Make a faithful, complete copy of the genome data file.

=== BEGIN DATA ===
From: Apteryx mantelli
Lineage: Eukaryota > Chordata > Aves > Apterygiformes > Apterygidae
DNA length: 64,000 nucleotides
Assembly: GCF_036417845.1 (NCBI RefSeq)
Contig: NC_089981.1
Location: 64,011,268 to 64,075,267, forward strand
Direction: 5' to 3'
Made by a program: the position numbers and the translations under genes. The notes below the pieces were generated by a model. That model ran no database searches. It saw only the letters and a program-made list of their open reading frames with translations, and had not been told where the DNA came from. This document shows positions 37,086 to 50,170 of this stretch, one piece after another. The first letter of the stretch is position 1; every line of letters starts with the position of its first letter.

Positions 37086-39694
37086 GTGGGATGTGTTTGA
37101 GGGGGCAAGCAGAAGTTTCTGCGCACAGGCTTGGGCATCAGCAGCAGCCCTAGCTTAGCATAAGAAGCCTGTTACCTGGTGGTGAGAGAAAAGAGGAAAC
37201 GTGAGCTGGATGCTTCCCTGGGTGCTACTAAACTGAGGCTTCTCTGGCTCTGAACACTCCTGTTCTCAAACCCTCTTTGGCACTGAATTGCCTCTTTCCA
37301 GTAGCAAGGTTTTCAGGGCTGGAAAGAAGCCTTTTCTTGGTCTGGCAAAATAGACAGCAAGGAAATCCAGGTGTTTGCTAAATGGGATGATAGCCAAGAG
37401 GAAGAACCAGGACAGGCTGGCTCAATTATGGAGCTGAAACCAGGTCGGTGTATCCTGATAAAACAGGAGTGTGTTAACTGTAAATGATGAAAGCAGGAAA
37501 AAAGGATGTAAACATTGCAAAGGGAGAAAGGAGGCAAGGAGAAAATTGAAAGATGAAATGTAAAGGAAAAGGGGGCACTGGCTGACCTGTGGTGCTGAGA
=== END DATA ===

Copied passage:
From: Apteryx mantelli
Lineage: Eukaryota > Chordata > Aves > Apterygiformes > Apterygidae
DNA length: 64,000 nucleotides
Assembly: GCF_036417845.1 (NCBI RefSeq)
Contig: NC_089981.1
Location: 64,011,268 to 64,075,267, forward strand
Direction: 5' to 3'
Made by a program: the position numbers and the translations under genes. The notes below the pieces were generated by a model. That model ran no database searches. It saw only the letters and a program-made list of their open reading frames with translations, and had not been told where the DNA came from. This document shows positions 37,086 to 50,170 of this stretch, one piece after another. The first letter of the stretch is position 1; every line of letters starts with the position of its first letter.

Positions 37086-39694
37086 GTGGGATGTGTTTGA
37101 GGGGGCAAGCAGAAGTTTCTGCGCACAGGCTTGGGCATCAGCAGCAGCCCTAGCTTAGCATAAGAAGCCTGTTACCTGGTGGTGAGAGAAAAGAGGAAAC
37201 GTGAGCTGGATGCTTCCCTGGGTGCTACTAAACTGAGGCTTCTCTGGCTCTGAACACTCCTGTTCTCAAACCCTCTTTGGCACTGAATTGCCTCTTTCCA
37301 GTAGCAAGGTTTTCAGGGCTGGAAAGAAGCCTTTTCTTGGTCTGGCAAAATAGACAGCAAGGAAATCCAGGTGTTTGCTAAATGGGATGATAGCCAAGAG
37401 GAAGAACCAGGACAGGCTGGCTCAATTATGGAGCTGAAACCAGGTCGGTGTATCCTGATAAAACAGGAGTGTGTTAACTGTAAATGATGAAAGCAGGAAA
37501 AAAGGATGTAAACATTGCAAAGGGAGAAAGGAGGCAAGGAGAAAATTGAAAGATGAAATGTAAAGGAAAAGGGGGCACTGGCTGACCTGTGGTGCTGAGA